EPR experiment simulator in Forth

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Krishna Myneni

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Aug 29, 2021, 10:22:37 PMAug 29
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A preliminary version of a simulator for the Einstein-Podolsky-Rosen
experiment, written in Forth, may be found at the link below. It runs as
is under kForth-64 (please use latest development version, or update the
mini-oof.4th file from the kForth-64 repo). It also runs under Gforth
with a minimal, and mostly obvious, set of compatibility definitions,
below. Please see notes in the source for use with Gforth.

For those who are interested in this program, but not familiar with the
EPR thought experiment, please see the source, Refs. 1--3. Currently,
the article may be freely downloaded from the publisher's page linked
for Ref. 1.

Ref. 2 discusses the modern version of the EPR experiment, which is
simulated in the Forth program. It may be downloaded from its link.

Ref. 3's link points to the publisher's page, from which it is not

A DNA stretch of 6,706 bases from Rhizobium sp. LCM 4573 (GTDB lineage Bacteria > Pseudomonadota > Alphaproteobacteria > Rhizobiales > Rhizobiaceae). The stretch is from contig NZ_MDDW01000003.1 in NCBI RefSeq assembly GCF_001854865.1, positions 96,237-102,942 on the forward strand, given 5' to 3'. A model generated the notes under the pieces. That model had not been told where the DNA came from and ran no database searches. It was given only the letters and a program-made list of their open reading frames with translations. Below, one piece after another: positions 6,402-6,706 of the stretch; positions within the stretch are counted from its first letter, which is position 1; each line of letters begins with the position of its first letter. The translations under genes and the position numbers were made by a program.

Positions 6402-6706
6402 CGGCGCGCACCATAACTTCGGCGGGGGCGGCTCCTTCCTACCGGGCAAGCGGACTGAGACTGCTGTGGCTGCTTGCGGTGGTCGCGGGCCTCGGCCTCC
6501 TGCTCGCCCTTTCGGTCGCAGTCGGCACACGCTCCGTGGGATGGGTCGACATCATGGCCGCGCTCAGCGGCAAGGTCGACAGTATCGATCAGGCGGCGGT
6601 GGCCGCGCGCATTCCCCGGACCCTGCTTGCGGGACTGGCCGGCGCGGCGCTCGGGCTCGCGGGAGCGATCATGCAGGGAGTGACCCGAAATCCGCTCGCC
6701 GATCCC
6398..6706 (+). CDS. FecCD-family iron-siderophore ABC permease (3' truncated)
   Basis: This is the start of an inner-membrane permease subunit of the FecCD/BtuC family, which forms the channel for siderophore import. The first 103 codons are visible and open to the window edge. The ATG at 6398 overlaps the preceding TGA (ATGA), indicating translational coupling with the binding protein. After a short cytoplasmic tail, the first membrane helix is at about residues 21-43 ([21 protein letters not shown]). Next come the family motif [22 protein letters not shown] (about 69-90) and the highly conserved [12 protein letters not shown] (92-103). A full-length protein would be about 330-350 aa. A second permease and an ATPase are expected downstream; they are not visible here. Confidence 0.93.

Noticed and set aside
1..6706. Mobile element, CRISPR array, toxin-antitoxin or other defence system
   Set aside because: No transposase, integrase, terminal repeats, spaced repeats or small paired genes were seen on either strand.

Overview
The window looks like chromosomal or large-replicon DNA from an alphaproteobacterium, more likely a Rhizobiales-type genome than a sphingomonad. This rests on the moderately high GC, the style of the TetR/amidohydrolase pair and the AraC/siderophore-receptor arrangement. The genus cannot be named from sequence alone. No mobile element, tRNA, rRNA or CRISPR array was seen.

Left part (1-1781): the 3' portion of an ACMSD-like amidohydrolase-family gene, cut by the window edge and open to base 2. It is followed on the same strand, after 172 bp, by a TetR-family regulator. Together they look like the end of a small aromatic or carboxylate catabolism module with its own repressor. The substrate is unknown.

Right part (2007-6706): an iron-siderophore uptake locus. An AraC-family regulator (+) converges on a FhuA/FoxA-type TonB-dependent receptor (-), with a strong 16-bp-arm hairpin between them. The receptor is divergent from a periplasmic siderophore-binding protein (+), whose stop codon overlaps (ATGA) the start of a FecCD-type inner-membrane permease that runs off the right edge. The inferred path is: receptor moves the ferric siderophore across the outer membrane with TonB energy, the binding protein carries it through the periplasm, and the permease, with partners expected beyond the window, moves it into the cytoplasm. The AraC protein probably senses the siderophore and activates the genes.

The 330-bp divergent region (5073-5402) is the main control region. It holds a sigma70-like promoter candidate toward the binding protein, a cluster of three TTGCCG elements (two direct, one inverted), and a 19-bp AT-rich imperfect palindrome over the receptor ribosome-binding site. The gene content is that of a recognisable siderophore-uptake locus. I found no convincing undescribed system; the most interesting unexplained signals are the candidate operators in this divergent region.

freely downloadable.

Finally, another interesting and readable paper dealing with the subject
of this program may be downloaded from here:

https://hal.archives-ouvertes.fr/jpa-00220688/document

--
Krishna Myneni


https://github.com/mynenik/kForth-64/blob/master/forth-src/qm/epr-sim.4th



Compatibility definitions for Gforth:
---------
\ kforth-compat.fs
\
\ kForth compatibility defns. for gforth
\
\ Revised: 2021-08-26

utime 2constant start_time

base @
: deg>rad ( F: r1 -- r2 ) PI f* 180.0e0 f/ ;
: rad>deg ( F: r1 -- r2 ) 180.0e0 f* PI f/ ;
: fround>s ( F: r -- ) ( -- s ) fround f>s ;
: ftrunc>s ( F: r -- ) ( -- s ) ftrunc f>s ;
: allot? ( u -- a ) here swap allot ;
: 2+ 2 + ;
: 2- 2 - ;
: ms@ ( -- u ) utime start_time d- 1000 um/mod nip ;
: us2@ ( -- ud ) utime start_time d- ;
: usleep ( u -- ) 1000 / 1 max ms ;
: nondeferred ( -- ) ;

synonym a@ @
base !
---------


Krishna Myneni